Category Archives: 12 Steps

I’m Just Being Optimistic

force-mutiplier

I was in a checkout line at a department store behind a woman who had a basket full of clothes and other items. After the clerk rang up the purchases, the woman presented a credit card. Denied! She pulled out a second and then a third card. Both denied. Then she asked the clerk to try the first card again. Was this woman being optimistic?

No, she was in denial of reality and didn’t want to accept it.

I wonder how many times a day this same scenario is repeated? Maybe you have even been there. Or perhaps the issue isn’t financial, but some other refusal to accept the truth that is right before your eyes.

For an addict, breaking denial is the first step towards recovery. This is not news – we all know this. But there are other perhaps more subtle ways in which we deceive ourselves.

  • We keep applying for jobs we are not qualified for hoping someone will hire us anyway.
  • We abuse our automobiles or our bodies and hope they will last forever.
  • We stay in an abusive or violent relationship hoping that this will be the time his sincere apology will really mean a change. (Good luck with that one!)
  • We ignore deadlines and trust that somehow there is a way around the penalties.
  • We hide bills from our spouse and believe everything will turn out OK in the end.

I love optimism. It is a predictor of success in many areas of life. Optimists tend to draw people towards themselves that want to help them reach their goals. (People tend to shy away from perpetual pessimists.) But optimists do not operate outside of reality.

Optimists will:

  • Keep applying for jobs that they are qualified for knowing that one will come through eventually. Or they train for the job they really want.
  • Maintain their health and possessions knowing that it will make a difference in the long run.
  • Leave a bad relationship knowing that a better one is bound to come along.
  • Embrace deadlines as a challenge to get things done and feel satisfied.
  • Share the hard things with their spouse, like bills, and believe that together they will make necessary changes and work things out.

A true optimist sees life with a hopeful perspective. But they do not live with unrealistic expectations. Denial is not their friend, but an obstacle to avoid.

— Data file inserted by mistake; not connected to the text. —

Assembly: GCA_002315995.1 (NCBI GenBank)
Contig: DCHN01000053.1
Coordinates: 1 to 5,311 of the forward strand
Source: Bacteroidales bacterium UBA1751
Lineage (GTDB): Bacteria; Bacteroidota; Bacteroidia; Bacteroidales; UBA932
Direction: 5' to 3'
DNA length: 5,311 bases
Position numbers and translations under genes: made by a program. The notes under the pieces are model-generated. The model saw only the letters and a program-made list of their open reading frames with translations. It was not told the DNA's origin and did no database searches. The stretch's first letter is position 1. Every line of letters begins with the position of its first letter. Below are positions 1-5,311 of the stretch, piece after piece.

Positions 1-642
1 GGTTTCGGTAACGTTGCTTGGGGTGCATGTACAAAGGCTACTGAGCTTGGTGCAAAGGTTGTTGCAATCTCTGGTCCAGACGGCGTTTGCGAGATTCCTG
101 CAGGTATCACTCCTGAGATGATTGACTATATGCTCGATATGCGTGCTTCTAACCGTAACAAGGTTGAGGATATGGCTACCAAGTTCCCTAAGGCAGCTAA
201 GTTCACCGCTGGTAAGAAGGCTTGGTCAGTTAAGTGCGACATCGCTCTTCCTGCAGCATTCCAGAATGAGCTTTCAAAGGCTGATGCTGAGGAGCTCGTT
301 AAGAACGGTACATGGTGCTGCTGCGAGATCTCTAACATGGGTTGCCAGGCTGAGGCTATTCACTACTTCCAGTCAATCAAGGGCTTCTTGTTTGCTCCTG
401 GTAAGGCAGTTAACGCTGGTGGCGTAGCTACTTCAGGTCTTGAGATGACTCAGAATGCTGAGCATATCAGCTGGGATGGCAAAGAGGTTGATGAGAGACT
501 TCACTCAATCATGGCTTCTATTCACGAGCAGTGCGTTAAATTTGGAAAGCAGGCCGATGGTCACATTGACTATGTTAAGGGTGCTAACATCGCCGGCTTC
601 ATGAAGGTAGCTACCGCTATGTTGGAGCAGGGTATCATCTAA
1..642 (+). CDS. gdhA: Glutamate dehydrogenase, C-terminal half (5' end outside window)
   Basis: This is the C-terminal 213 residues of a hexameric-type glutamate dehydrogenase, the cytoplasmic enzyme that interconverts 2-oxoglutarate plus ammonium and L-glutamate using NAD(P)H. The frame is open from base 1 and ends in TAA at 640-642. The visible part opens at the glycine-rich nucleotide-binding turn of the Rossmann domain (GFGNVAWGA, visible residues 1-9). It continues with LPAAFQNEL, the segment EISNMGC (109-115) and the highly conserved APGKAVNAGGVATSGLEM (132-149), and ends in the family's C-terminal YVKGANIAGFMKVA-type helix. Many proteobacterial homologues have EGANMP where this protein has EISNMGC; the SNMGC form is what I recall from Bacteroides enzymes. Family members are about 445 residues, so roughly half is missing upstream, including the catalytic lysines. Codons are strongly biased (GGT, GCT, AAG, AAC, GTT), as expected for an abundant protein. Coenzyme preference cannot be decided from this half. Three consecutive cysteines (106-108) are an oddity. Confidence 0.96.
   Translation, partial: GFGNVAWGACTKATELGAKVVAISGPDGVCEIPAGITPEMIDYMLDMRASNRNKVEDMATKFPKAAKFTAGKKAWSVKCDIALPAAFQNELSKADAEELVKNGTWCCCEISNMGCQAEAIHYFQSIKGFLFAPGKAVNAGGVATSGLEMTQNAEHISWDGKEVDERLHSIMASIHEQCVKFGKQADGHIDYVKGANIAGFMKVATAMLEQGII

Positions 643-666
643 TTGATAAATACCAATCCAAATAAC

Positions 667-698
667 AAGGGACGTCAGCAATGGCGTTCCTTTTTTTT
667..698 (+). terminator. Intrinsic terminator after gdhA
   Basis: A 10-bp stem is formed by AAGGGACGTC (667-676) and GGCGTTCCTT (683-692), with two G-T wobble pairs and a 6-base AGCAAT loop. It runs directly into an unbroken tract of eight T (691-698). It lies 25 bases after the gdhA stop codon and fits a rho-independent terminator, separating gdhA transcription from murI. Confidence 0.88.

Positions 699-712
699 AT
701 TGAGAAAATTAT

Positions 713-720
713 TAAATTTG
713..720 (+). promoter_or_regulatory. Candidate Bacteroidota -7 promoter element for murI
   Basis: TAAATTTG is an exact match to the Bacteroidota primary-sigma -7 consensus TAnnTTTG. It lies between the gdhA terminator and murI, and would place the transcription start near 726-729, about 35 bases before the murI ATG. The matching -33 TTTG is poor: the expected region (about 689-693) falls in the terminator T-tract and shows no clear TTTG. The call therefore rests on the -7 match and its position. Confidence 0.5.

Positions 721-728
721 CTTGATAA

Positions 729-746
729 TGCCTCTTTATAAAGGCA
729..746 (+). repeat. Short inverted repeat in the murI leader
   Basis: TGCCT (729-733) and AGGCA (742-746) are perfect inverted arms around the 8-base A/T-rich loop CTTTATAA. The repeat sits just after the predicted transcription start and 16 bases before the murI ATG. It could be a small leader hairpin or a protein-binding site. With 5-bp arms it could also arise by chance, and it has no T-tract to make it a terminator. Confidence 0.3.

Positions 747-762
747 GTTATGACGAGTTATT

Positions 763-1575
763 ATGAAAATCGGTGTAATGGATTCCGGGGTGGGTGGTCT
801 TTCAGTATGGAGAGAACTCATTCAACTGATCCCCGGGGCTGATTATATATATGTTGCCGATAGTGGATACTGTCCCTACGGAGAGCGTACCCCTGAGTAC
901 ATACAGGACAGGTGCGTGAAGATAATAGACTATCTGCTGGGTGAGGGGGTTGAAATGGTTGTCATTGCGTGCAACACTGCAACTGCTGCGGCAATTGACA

Being in denial of our own mortality is the easiest and most dangerous position of all. However, the reality of the hope we have in Christ Jesus gives us the ultimate reason to be optimistic. If you want to know more about this hope, check out the messages at cachurch.com.

The Twelve Steps

The 12 step process of Alcoholics Anonymous is almost universally accepted as the premier method for dealing with addictions. It has been around for over 75 years and has traveled the world. As I read through the steps again I realized how some could stand alone as wisdom for those not directly dealing with addictions, but as principles for gaining moral, emotional and spiritual health.

If you are one of those who have heard about the 12 Steps, but have never read them, I am listing them below. In an attempt to make the 12 Steps more universally applicable the qualifier phrase (as we understood Him) was added.  But those of us who are Christ followers know the power comes from God alone.

The words “alcohol” and “alcoholic” can be replaced by any addiction (shopping, raging, video gaming, gambling, etc.)

It takes courage to face our shortcomings and be willing to take action. You might ask yourself which of the steps scares you the most – those are ones you probably need the most.

THE TWELVE STEPS OF ALCOHOLICS ANONYMOUS

1. We admitted we were powerless over alcohol – that our lives had become unmanageable.

2. Came to believe that a Power greater than ourselves could restore us to sanity.

3. Made a decision to turn our will and our lives over to the care of God as we understood Him.

4. Made a searching and fearless moral inventory of ourselves.

5. Admitted to God, to ourselves, and to another human being the exact nature of our wrongs.

6. Were entirely ready to have God remove all these defects of character.

7. Humbly asked Him to remove our shortcomings.

8. Made a list of all persons we had harmed and became willing to make amends to them all.

9. Made direct amends to such people wherever possible, except when to do so would injure them or others.

10. Continued to take personal inventory and when we were wrong promptly admitted it.

11. Sought through prayer and meditation to improve our conscious contact with God, as we understood Him, praying only for knowledge of His will for us and the power to carry that out.

12. Having had a spiritual awakening as the result of the Steps, we tried to carry this message to alcoholics, and to practice these principles in all our affairs.

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